Ghana generates a staggering 1.1 million tonnes of plastic waste annually, only 5 percent of which is collected and recycled. A significant amount ends up in aquatic ecosystems, and many countries don’t fare much better. Marine plastic pollution is a global crisis.
To address the problem, Ghana is working with researchers from the International Institute for Applied Systems Analysis (IIASA) to expand better waste management practices advanced by citizen science.
Plastic pollution is a complex, enigmatic problem
Plastic debris not only threatens marine ecosystems, wildlife and human health, but also economies driven by industries such as tourism and fishing. In 2022, the United Nations Environment Assembly took action by passing a resolution to address plastic pollution, and embedded the issue inits Sustainable Development Goals (SDGs).
Still, our planet’s oceans are too vast, and the movement of plastics is too complex, for traditional monitoring strategies to keep pace with the problem. Tools like WWF’s interactive marine plastic pollution map help but critical data gaps remain.
Leveraging citizen science to get a complete data picture
Citizen science can fill data gaps by engaging the public in scientific research, expanding data collection efforts, and increasing the availability of valuable information. This collaborative approach involves a diverse range of individuals, enhancing the comprehensiveness of datasets and accelerating data gathering.
The result is not only faster data collection but also deeper community involvement with a stronger awareness of important topics. Often utilising technology and online platforms, citizen science initiatives offer a cost-effective and scalable means to address data deficiencies across various fields, from getting a census on insects to identifying human rights violations.
As Dilek Fraisl, a researcher at IIASA, points out, “Citizen science is more than just plugging data gaps; it is a powerful bridge between the public, the world of science, and policy.”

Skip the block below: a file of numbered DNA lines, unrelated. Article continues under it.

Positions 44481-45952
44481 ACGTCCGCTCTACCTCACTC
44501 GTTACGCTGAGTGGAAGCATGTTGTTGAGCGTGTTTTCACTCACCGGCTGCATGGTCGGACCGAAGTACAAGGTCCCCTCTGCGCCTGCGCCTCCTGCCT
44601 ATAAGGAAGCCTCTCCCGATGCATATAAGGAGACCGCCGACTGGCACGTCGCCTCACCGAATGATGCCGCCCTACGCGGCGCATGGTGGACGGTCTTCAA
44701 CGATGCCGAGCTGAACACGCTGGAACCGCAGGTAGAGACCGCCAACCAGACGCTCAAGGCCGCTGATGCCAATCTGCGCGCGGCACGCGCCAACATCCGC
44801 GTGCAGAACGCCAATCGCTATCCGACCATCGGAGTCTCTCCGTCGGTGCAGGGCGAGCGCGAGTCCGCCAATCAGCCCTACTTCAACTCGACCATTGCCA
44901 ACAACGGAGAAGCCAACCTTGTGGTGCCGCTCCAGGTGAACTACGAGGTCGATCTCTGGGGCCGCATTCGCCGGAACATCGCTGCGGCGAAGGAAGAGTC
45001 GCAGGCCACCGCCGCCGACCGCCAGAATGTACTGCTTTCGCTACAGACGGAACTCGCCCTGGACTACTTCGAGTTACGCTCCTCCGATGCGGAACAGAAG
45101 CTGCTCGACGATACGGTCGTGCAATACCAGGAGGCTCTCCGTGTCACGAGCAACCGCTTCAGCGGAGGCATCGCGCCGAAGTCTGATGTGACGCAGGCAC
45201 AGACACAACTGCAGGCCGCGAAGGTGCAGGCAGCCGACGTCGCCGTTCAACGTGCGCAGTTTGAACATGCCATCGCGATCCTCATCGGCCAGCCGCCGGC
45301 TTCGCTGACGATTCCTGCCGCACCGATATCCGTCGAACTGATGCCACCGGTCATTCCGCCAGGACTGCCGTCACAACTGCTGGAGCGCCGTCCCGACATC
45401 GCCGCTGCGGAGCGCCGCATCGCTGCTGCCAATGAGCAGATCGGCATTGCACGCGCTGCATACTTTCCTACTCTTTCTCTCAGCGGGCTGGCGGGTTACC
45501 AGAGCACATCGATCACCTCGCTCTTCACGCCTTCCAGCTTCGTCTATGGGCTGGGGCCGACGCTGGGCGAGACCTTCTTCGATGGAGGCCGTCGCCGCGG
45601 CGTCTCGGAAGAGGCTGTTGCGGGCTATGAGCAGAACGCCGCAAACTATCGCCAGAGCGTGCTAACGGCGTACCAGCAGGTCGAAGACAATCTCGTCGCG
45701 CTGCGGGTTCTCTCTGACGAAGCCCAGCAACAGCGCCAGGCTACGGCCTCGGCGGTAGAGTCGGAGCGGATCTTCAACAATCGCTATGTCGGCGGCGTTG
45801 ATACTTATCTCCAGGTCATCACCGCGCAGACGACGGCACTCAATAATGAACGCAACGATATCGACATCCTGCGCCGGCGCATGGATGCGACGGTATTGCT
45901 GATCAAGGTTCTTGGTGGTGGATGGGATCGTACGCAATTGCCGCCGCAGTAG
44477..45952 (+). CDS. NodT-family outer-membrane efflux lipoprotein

How Ghana’s leading the way
Ghana’s innovative approach involved leveraging existing citizen science data and networks to address its data gap on a national scale, thereby contributing to global SDG monitoring and reporting. The impact was profound, going beyond mere data collection to actively shape policy decisions and foster awareness.
Ghana’s commitment to sustainable plastic waste management, coupled with a growing citizen science community, paved the way for citizen science to evolve into a force for positive environmental change. Through initiatives like the International Coastal Cleanup, standardised data collection methods were adopted across various community groups and organizations. Beach cleanups, for example, were able to more accurately target problem areas. Furthermore, the data converged into the Ocean Conservancy’s Trash Information Data for Education and Solutions (TIDES) database, the world’s largest repository of ocean trash data, aiding global monitoring efforts.
The case study’s ripple effect extended to the development of Ghana’s Integrated Coastal and Marine Management Policy. Government partners gained invaluable insights into citizen science methodologies and data, ultimately leading Ghana to become the first nation to use citizen science data to report on plastic debris density under SDG 14.1.1b.
A replicable, adaptable model
Ghana has demonstrated how citizen-generated data can inform policies and contribute to progress on global SDG monitoring.With the 2030 deadline for achieving the United Nations’ SDGs approaching, the role of citizen science initiatives becomes increasingly crucial. “They play a pivotal role in addressing data deficiencies and contribute to bolstering inclusive data ecosystems, informed decision-making, and concerted action,” Fraisl says.
Whether addressing issues like marine plastic litter or other indicators such as air pollution, Ghana’s experience provides valuable lessons and inspiration for countries looking to harness the power of citizen science.